A dastardly criminal is terrorising the city, leaving no clues to his appearance or whereabouts. Though he has committed one audacious crime after another, the police are no closer to capturing him. The scoundrel leaves a bizarre calling card at every crime scene: a skeleton handprint. Helpless in the face of their elusive antagonist, the police call in the ace private detective Tom Atkins.
Behind the “Skeleton Hand” moniker hides an Indian man, a recent arrival in town. Going by the name of John Vermiel, he has taken up residence in a mansion in one of the city’s swankiest neighbourhoods. A secret entrance he has fashioned at the rear of the mansion allows him to slip in and out unnoticed. When Vermiel learns that the private detective is on his trail, he devises an ingenious plot and traps the detective. Hogtied in the basement of Vermiel’s mansion, the detective overhears Vermiel planning a meeting at an old tile works. In the nick of time, the detective escapes his death trap.
Vowing to capture Vermiel, he disguises himself as a tramp and hides in the rafters of the old tile works. From his hiding-place, the detective learns that Vermiel is planning to knock over one of the biggest jewellery stores in town. Vermiel now discovers the "tramp" but fails to see through the disguise. Wary all the same, he orders a pair of his henchmen to guard the prisoner. The detective makes a ruckus and a police cab arrives and takes him to headquarters. There, he throws off his disguise and reveals Vermiel’s plan. Vermiel is arrested but escapes half an hour later – the chase continues.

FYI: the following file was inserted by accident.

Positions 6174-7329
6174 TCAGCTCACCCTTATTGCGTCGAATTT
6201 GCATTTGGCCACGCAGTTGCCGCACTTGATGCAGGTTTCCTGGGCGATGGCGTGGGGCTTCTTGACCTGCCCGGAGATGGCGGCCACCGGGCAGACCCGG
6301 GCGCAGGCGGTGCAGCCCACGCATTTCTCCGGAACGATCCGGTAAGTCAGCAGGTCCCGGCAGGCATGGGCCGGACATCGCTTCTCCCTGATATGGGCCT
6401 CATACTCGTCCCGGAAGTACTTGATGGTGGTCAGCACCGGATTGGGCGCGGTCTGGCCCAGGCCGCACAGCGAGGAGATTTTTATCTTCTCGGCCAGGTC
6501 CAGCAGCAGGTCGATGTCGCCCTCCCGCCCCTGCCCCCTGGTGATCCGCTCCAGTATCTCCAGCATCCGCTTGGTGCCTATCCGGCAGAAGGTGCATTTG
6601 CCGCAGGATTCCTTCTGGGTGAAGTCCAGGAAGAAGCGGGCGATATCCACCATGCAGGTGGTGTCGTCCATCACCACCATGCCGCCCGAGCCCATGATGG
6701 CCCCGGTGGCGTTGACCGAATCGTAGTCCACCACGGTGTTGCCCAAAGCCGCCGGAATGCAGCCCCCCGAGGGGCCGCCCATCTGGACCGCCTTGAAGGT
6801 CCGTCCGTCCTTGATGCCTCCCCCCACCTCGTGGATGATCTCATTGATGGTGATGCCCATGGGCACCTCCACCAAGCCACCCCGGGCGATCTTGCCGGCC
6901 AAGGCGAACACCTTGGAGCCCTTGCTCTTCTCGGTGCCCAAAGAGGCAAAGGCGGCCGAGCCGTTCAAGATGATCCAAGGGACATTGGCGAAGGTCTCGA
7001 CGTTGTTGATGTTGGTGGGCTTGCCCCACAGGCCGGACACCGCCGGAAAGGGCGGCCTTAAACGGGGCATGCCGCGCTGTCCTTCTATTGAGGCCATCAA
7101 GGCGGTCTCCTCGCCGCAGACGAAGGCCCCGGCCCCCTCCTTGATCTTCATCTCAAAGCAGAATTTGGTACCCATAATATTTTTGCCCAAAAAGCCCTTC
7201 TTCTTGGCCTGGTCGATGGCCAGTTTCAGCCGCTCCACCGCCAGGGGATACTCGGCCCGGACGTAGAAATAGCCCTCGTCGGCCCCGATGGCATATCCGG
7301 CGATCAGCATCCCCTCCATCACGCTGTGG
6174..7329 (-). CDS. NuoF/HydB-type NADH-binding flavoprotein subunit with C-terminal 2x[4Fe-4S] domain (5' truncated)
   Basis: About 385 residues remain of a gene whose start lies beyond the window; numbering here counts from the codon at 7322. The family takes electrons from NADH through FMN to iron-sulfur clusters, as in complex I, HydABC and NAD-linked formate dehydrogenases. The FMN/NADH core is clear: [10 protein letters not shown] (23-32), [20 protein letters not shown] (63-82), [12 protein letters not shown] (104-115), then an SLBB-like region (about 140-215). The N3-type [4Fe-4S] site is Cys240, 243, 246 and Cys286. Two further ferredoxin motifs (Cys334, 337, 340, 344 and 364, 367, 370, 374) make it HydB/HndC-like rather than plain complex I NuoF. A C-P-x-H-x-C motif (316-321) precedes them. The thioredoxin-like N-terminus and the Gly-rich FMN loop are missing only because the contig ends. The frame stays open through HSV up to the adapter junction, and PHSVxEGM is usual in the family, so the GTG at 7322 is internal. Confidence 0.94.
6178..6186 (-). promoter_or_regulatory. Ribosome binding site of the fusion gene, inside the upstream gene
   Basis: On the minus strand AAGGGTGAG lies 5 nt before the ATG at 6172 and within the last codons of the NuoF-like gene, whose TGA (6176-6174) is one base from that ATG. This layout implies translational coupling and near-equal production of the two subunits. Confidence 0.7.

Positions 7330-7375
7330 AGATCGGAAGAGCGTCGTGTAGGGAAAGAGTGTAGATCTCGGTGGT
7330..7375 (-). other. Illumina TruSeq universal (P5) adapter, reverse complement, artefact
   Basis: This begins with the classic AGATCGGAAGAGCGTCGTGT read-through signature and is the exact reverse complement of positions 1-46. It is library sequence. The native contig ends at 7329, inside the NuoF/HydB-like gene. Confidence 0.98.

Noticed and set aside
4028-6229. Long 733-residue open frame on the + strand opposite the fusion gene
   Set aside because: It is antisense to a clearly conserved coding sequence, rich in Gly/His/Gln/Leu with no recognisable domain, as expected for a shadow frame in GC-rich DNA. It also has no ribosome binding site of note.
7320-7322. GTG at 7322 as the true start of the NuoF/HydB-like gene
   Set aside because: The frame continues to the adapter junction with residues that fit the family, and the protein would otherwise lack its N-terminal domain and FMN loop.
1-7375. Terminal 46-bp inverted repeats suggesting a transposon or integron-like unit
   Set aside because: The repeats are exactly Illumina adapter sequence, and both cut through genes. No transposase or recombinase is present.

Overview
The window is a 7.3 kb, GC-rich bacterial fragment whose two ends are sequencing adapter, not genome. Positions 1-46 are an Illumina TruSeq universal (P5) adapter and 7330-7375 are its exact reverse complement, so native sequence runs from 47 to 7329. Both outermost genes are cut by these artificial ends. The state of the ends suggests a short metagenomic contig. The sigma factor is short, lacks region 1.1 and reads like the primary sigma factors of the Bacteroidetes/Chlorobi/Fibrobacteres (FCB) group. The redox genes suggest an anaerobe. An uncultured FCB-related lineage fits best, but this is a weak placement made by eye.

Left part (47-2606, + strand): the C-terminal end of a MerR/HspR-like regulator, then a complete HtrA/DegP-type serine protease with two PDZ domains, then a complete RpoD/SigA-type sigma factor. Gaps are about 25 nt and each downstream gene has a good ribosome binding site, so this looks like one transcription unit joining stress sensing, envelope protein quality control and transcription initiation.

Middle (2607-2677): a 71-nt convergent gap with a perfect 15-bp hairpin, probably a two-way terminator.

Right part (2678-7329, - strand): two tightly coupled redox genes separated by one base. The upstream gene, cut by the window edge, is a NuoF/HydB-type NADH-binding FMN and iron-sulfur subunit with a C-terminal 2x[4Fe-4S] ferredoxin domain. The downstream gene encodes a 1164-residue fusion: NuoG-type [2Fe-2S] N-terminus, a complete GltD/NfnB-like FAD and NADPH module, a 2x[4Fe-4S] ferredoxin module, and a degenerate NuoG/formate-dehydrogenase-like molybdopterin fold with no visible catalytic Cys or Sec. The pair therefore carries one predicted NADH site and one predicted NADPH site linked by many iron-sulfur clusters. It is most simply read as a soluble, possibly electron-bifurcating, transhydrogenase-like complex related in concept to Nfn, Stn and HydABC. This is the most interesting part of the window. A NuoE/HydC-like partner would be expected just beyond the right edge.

|Production company||Nordisk Films Kompagni|
|Release date and place||20.12. 1915/ Palads|
|Carl Th. Dreyer||Screenwriter|
|Hugo J. Fischer||Camera Operator|
|Aage Hertel||John Vermiel, "The Skeleton Hand"|
|Alf Blütecher||Tom Atkins, detective|
|Frederik Jacobsen||Burns, Chief Inspector of Criminal Investigation|